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What makes a good apprenticeship?

Every year, National Apprenticeship Week celebrates the achievements of candidates and skills programmes across the UK, but what does it take to run a successful apprenticeship programme?

Attitudes towards apprenticeships have changed as schemes have been proven to boost diversity, and some of the stigma has eased, however apprenticeships continue to be blighted by a lack of quality and poor use of the apprenticeship levy.

For 2023, several firms have made pledges to expand their apprenticeship programmes and there have been fresh calls to improve the way they are run via apprenticeship levy reform.

Here are their thoughts on what makes apprenticeships a success.



Govia Thameslink Railway (GTR) has celebrated the 100th employee to start its in-house train driver apprenticeship this year.

Since the introduction of the apprenticeship levy in 2017, nearly 500 employees have passed through the company’s apprenticeship scheme, nearly half of whom were aged between 31 and 40.

David Jackson, apprenticeship specialist at the train operator, said its success depends on variety.

Jackson told HR magazine: “The success of an apprenticeship really does depend on the individual and what they want to gain from it. People learn in many different ways, so where some will thrive in a practical setting, others prefer a classroom environment.

“At GTR, we’re proud to offer 12 different apprenticeship schemes in our portfolio ranging from driver training and engineering, to leadership and management skills.”

Setting good intentions for 2023, the rail operator has also increased apprenticeship targets by 20%, hoping to place 220 employees by the end of the year.

Similarly, Lynn Brown, vice president HR UK and Ireland at XPO Logistics, said her firm’s success relies on the different ways it enables employees to work alongside their apprenticeship.

Brown told HR magazine: “We have adapted our approach so that we’ve got different models to suit different business areas, and therefore nobody needs to miss out. So, if you’re in an organisation where we do two-man deliveries, you can do that traditional apprenticeship approach and still be in the vehicle with an experienced driver whilst you're going through your training.

“At other sites, it's more of a warehouse to wheels approach where you'll be working in the warehouse on the days that you're not stepping out to do a driving assessment.”

Driven by demand and good pay, the firm has almost had 2,000 applicants for its HGV apprentice roles to date.


Recruiting for skills 

Since 2017, insurance firm Zurich has supported over 500 employees with apprenticeships, mainly in insurance.

In a bid to attract young talent and futureproof its workforce the firm has now introduced 100 new apprenticeship placements in 2023, including options in HR, marketing and data protection.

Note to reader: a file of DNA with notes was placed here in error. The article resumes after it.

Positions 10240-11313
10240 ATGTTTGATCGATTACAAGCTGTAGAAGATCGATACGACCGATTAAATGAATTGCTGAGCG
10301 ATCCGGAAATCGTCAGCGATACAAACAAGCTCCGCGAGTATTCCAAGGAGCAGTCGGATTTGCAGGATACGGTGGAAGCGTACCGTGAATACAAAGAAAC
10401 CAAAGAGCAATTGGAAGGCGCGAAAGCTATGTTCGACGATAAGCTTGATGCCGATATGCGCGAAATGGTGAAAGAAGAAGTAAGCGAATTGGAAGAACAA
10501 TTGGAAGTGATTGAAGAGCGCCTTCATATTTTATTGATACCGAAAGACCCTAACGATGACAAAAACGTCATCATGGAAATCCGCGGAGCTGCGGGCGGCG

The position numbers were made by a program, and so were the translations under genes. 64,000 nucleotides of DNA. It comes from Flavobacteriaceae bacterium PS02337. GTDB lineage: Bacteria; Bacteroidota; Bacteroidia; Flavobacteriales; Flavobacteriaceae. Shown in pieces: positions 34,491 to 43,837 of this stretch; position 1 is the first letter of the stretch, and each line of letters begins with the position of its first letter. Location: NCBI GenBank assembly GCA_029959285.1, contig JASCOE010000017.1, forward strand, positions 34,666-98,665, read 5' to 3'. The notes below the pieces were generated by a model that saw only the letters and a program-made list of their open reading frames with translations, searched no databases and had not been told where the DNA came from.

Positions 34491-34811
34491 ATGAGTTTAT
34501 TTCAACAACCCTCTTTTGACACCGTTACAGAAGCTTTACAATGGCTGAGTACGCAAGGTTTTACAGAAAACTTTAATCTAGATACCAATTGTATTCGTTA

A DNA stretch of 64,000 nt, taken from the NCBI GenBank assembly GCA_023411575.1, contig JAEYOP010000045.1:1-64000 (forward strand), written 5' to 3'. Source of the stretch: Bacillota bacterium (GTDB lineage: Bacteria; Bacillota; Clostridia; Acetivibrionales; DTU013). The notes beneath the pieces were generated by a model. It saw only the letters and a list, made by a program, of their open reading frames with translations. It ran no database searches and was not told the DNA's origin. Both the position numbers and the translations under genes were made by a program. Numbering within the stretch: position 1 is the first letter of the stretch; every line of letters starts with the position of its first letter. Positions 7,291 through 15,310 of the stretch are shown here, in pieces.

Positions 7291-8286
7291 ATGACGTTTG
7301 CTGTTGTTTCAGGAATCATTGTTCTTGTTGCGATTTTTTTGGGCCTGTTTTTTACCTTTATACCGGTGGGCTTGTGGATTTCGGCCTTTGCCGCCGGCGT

Talent acquisition manager Michelle Ransome said the recruitment process is vital to the insurer’s approach.

Speaking to HR magazine, Ransome said: “We recently tweaked our early-in-careers assessment process so it’s skills-based rather than experience – what someone can do, not where they’ve been. This removes unintentional bias to those who have had access to different life experiences.”

The company uses 80% of its apprenticeship levy each year, with much of it spent on internal candidates looking to retrain or gain new skills which Ransome says is critical to sustainability when it comes to talent.

She added: “We’ve seen an 89% uplift in demand for apprenticeships; this is testament to our commitment to training and retaining talent.”


Setting expectations

Brown at XPO added that managing the expectations of both managers and apprenticeships candidates is vital.

She said: “It's making sure that everybody delivers on their commitment.

“That's about making sure that the learner is clear but also the management team that works with them is clear, and about having a buddy or mentor inside the organisation that you can go and bounce things off.”


A decent wage 

Non-profit organisation the London Progression Collaboration (LPC) has called on employers and the government to scrap the Apprenticeship Minimum Wage and replace it with the National Minimum Wage.

Rising to £5.28 an hour in April this year, polling for the organisation found six in 10 people (61%) felt the Apprenticeship Minimum Wage was too low.

Paying the National Minimum Wage instead would raise apprenticeship pay by 42%, to £7.49 an hour.

LPC director Anna Ambrose said: “Employers that pay Apprenticeship Minimum Wage not only place real pressure on apprentices, forcing them to quit their apprenticeships and lose out on much-needed qualifications, but they also undermine business retention and productivity.

“There are skills shortages across the country in social care, construction and hospitality. If the government is serious about protecting the vulnerable, building new homes and saving the high street, upskilling our national workforce is essential.”